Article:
MANILA – How “inclusive” and “pro-people” is ASEAN, as it marks its 50th anniversary this year? The question was raised at the weekend after immigration authorities from host country Philippines detained for nearly 12 hours four East Timorese nationals who flew in to attend the ASEAN Civil Society Conference/ASEAN Peoples Forum (ACSC/APF).
Reasons given by officials for holding them at the Ninoy Aquino International Airport (NAIA) Terminal 3: inability to explain fully the purpose of their visit and lack of visible financial means for their stay.
Fortunately, the issue was cleared and the four East Timorese were released, after the intervention of Immigration Commissioner Jaime Morente himself and presidential peace adviser Jesus Dureza.
Still, while it allowed the delegates to join their comrades in the civil society meetings at 6pm Saturday, the Bureau of Immigration kept the four delegates’ passports for “safekeeping” pending the issuance of a “Recall of Exclusion Order” or REO.
According to a press release from the local organizers of the civil-society forum, the BI allowed the delegates’ entry to the Philippines after they verified during negotiations with the organizers and lawyers of the ACSC/APF that the Timor Leste nationals are indeed participating in the civil-society ASEAN assemblies organized by the group.
The official reasons cited for the “exclusion order” were: “not able to explain the purpose of their travel” and “not able to establish financial capacity for their visit.”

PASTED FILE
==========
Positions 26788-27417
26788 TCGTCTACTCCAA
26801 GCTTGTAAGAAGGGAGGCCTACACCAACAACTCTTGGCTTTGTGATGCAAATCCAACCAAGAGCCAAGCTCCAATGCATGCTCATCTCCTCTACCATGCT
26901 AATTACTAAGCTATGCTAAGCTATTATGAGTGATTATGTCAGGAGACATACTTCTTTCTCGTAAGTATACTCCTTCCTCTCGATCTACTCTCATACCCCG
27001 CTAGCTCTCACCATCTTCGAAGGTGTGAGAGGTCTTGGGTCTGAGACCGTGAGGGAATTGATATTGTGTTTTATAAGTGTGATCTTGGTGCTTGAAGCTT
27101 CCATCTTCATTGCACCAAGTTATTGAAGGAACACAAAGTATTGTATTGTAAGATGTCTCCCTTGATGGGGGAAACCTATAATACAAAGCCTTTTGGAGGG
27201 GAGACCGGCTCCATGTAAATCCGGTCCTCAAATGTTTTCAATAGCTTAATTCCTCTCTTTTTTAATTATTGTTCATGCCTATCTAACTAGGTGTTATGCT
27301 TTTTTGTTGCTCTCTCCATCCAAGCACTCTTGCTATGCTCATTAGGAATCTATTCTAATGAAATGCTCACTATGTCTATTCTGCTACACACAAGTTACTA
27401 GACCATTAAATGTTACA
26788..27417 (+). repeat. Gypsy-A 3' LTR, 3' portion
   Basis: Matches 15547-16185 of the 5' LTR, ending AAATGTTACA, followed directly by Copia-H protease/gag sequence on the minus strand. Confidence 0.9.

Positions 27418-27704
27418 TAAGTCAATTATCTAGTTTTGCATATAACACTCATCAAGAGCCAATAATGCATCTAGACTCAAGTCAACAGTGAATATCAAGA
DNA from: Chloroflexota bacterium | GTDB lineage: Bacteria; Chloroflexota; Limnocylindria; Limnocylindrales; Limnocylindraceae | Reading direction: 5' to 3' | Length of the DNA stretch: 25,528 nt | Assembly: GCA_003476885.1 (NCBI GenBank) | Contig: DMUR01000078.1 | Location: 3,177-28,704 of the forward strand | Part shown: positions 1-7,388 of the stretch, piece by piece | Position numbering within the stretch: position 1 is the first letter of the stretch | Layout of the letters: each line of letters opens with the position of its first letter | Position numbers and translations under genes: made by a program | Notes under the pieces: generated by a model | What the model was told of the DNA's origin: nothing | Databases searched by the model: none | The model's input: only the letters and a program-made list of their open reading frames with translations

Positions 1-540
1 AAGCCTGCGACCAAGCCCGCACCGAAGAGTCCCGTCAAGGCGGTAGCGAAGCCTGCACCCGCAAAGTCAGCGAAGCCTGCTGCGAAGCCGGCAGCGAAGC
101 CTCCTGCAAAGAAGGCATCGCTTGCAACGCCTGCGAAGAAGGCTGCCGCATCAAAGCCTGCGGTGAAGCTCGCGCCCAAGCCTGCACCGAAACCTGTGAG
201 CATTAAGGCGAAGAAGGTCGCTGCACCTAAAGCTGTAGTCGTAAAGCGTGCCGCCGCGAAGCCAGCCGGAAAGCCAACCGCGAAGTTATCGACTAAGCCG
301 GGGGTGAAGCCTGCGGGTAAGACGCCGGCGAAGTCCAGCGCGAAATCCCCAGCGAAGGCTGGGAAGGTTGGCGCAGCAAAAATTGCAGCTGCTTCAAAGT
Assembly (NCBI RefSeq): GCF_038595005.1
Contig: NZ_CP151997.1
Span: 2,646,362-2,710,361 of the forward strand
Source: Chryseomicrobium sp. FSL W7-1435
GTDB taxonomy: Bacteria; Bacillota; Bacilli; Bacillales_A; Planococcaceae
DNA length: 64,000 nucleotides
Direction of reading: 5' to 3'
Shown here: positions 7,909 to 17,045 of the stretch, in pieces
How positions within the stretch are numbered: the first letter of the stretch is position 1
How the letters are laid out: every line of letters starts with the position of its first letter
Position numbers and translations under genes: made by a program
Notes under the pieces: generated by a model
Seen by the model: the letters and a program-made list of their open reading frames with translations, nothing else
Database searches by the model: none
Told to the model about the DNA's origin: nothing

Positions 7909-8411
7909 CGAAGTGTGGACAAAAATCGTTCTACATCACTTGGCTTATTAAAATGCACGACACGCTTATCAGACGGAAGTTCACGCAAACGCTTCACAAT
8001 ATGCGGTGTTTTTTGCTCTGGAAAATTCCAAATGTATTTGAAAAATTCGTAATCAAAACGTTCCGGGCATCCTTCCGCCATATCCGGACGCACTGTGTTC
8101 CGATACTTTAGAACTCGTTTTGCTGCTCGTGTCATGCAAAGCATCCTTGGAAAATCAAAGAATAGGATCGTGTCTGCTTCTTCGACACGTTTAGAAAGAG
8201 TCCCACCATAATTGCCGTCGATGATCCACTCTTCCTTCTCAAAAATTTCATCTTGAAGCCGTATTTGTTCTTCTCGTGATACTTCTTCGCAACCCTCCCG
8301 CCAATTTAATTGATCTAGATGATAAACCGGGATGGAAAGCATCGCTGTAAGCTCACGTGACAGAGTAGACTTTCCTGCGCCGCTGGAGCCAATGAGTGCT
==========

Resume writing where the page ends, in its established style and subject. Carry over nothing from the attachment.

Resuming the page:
The ACSC/APF legal team is assisting the Timorese nationals and is working out the issuance of the REO in order for their passports to be released by Monday.
Members of the ACSC/APF National Organizing Committee (NOC) expressed appreciation for the favorable intervention of BI Commissioner Morente, and the assistance of Dureza. They are pleased that the Timorese delegates are no longer detained and are now out of the airport.
However, the NOC said that while it understands the more stringent security measures being implemented due to the upcoming ASEAN summit, it worried over the possibility of similar incidents when more participants from other countries arrive in the coming days. The organizers said they “hope that this recent incident will not happen to other foreign delegates to the ACSC/APF.”
In a statement, the ACSC/APF said it “regards the participation of foreign delegates in the civil society-led ASEAN forums as crucial in the meaningful intervention of social movements and sectoral groups from Southeast Asia towards forging a socially-responsive ASEAN.”
The ACSC/APF has been engaging and recognized by the ASEAN as a civil society platform since its inception at the ASEAN summit in 2005 in Malaysia. The Philippine Department of Foreign Affairs (DFA) have been regularly in touch with the ACSC/APF in the run-up to the summit.